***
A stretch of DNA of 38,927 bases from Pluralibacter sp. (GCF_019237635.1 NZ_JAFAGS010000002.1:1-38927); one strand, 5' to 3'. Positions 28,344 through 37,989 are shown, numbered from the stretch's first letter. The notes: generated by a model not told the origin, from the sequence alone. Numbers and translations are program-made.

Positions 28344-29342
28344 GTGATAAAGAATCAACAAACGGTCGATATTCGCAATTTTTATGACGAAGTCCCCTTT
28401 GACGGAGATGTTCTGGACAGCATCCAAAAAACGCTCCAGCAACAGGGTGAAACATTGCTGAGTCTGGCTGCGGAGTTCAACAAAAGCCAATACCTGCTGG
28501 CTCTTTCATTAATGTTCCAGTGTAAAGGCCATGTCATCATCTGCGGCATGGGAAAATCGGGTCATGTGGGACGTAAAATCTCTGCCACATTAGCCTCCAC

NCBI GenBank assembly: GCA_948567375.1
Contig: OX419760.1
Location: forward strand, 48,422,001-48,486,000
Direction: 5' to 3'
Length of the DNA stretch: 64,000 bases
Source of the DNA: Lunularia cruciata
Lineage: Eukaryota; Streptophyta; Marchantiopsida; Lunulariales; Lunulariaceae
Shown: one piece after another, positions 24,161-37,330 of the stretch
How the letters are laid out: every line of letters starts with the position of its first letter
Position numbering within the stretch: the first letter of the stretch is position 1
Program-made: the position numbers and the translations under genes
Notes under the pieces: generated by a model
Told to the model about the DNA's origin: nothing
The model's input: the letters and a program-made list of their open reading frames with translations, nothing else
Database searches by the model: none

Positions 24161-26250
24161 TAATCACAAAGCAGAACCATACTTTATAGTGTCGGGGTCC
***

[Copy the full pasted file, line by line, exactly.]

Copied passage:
A stretch of DNA of 38,927 bases from Pluralibacter sp. (GCF_019237635.1 NZ_JAFAGS010000002.1:1-38927); one strand, 5' to 3'. Positions 28,344 through 37,989 are shown, numbered from the stretch's first letter. The notes: generated by a model not told the origin, from the sequence alone. Numbers and translations are program-made.

Positions 28344-29342
28344 GTGATAAAGAATCAACAAACGGTCGATATTCGCAATTTTTATGACGAAGTCCCCTTT
28401 GACGGAGATGTTCTGGACAGCATCCAAAAAACGCTCCAGCAACAGGGTGAAACATTGCTGAGTCTGGCTGCGGAGTTCAACAAAAGCCAATACCTGCTGG
28501 CTCTTTCATTAATGTTCCAGTGTAAAGGCCATGTCATCATCTGCGGCATGGGAAAATCGGGTCATGTGGGACGTAAAATCTCTGCCACATTAGCCTCCAC

NCBI GenBank assembly: GCA_948567375.1
Contig: OX419760.1
Location: forward strand, 48,422,001-48,486,000
Direction: 5' to 3'
Length of the DNA stretch: 64,000 bases
Source of the DNA: Lunularia cruciata
Lineage: Eukaryota; Streptophyta; Marchantiopsida; Lunulariales; Lunulariaceae
Shown: one piece after another, positions 24,161-37,330 of the stretch
How the letters are laid out: every line of letters starts with the position of its first letter
Position numbering within the stretch: the first letter of the stretch is position 1
Program-made: the position numbers and the translations under genes
Notes under the pieces: generated by a model
Told to the model about the DNA's origin: nothing
The model's input: the letters and a program-made list of their open reading frames with translations, nothing else
Database searches by the model: none

Positions 24161-26250
24161 TAATCACAAAGCAGAACCATACTTTATAGTGTCGGGGTCC